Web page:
Ways to Determine Who was at Fault in an Auto Accident

The process of sorting out who was at fault in an auto accident is not usually easy, but is extremely important to everyone involved for one basic reason: establishing liability.

Generally, the at-fault driver must pay for all the damages, but it is ultimately the drivers’ insurance companies who assert claims for damages and make the final determination as to liability. There are five factors typically considered when determining fault in an auto accident:

Was Anyone Ticketed?

If law enforcement personnel investigating the scene of the accident wrote a ticket for a traffic violation and documented it in writing on the accident report, that driver will likely be held responsible for the accident. But if no law enforcement personnel are called to the accident scene, the drivers are essentially left to sort out the matter themselves – with the help of their insurance companies.

Assessing the Damage

The damage on the vehicles can also be used to prove fault. In almost all situations, if a driver hits another vehicle from behind, he will be considered at fault. Similarly, a driver making a left turn is often blamed for any collisions resulting from his turn. If someone runs a red light, that driver may hit another car broadside and be blamed for the accident, since the other driver was simply proceeding through the intersection on a green light.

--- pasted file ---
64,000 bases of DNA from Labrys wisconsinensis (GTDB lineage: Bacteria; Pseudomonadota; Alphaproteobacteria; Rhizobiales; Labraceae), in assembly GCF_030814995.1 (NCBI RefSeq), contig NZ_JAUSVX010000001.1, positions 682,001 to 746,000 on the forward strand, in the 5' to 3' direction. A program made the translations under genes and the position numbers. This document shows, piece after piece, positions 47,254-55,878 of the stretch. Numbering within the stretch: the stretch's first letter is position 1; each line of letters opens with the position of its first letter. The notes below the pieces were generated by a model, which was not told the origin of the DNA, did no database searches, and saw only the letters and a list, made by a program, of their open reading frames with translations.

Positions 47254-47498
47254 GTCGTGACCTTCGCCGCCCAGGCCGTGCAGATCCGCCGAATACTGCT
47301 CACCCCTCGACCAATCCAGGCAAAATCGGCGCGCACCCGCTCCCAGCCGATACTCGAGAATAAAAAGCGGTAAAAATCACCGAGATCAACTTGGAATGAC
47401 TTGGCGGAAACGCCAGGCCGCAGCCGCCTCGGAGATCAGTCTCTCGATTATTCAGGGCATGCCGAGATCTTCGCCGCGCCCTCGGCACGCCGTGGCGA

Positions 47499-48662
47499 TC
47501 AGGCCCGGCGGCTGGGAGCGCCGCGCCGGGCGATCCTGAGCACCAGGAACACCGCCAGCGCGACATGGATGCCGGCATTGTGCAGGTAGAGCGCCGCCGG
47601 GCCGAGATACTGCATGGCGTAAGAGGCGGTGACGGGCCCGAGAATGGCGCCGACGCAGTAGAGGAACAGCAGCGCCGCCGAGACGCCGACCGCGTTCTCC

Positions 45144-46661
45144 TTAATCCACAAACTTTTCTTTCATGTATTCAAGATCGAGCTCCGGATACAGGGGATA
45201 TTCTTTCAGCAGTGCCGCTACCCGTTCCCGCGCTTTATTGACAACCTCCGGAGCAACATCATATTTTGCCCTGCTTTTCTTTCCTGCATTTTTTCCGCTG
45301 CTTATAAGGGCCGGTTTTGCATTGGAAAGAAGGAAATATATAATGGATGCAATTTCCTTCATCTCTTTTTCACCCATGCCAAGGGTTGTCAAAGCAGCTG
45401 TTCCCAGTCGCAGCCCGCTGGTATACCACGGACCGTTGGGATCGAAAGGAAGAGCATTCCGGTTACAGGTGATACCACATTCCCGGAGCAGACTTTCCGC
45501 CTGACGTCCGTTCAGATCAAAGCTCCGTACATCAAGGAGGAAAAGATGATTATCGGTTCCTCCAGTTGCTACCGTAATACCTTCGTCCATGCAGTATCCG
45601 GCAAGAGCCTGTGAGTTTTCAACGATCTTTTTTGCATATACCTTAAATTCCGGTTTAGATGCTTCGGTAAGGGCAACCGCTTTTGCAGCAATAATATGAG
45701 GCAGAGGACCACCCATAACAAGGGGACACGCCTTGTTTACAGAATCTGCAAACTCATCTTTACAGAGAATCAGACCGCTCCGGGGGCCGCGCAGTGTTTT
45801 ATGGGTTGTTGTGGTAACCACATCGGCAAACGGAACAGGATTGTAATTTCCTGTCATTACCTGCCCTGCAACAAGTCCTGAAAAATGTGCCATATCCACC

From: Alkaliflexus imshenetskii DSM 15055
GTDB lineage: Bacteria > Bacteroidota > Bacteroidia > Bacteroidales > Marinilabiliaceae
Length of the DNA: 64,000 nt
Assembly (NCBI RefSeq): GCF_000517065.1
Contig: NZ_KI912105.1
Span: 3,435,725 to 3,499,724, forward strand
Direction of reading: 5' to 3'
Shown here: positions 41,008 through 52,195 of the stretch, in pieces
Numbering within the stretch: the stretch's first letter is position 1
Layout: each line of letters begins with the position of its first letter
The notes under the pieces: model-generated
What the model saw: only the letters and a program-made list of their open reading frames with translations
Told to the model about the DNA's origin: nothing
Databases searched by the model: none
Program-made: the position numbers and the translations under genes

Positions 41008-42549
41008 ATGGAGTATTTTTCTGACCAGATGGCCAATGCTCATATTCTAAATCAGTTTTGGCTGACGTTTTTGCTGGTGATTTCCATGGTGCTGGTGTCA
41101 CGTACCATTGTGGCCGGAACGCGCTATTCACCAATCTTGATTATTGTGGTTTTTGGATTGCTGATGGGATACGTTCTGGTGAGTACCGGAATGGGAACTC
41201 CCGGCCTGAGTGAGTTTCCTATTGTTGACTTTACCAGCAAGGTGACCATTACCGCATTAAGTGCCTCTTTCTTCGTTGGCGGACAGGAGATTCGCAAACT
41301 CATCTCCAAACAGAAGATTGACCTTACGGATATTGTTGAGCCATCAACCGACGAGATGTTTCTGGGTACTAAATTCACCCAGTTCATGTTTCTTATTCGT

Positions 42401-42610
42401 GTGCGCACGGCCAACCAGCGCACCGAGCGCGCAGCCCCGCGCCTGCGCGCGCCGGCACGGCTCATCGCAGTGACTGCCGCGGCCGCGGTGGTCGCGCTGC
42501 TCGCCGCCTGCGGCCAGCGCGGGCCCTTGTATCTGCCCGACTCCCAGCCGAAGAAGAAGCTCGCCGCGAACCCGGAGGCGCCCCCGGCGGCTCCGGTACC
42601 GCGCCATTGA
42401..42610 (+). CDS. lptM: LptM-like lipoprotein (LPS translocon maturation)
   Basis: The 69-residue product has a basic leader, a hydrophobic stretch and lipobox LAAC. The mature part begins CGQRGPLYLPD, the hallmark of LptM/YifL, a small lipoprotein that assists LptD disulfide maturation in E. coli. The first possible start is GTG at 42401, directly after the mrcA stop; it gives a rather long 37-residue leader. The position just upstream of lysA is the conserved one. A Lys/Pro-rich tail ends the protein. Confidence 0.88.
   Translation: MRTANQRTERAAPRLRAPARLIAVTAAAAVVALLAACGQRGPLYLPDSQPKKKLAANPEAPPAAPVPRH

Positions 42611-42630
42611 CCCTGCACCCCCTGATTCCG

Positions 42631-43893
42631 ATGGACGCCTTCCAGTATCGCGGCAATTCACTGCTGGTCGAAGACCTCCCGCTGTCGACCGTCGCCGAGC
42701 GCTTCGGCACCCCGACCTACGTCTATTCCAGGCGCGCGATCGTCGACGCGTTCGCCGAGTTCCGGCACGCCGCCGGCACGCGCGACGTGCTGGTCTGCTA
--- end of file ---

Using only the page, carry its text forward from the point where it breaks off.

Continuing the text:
Admitting Fault

If one driver apologizes to another after the accident, saying something like “I’m sorry I hit you,” or “I didn’t see you,” and this admission is documented on the accident report or insurance investigation, chances are that driver will get most or all of the blame for the accident.

Were There Any Witnesses?

Most of the time, drivers will not admit fault, and witnesses will be called upon to give their opinion regarding liability. Police officers and insurance claims representatives will often take the names and phone numbers of any witnesses at the scene, and contact them immediately or at a later date to ask them to give their account of the accident.

Negligence of Either Party

If a driver ran a stop sign or cut another driver off, this carelessness could constitute negligence and require them to reimburse another driver for damaged caused in an accident.

Being held liable for an auto accident has many negative consequences for a driver, including paying for someone else’s property damage and medical bills as well as their own higher insurance rates.

If you were injured in an automobile accident due to another driver’s negligence, contact a personal injury lawyer at O’Keeffe O’Brien Lyson Attorneys online or call 701-235-8000 or 877-235-8002 (toll-free) today.

Image courtesy of Wikipedia.

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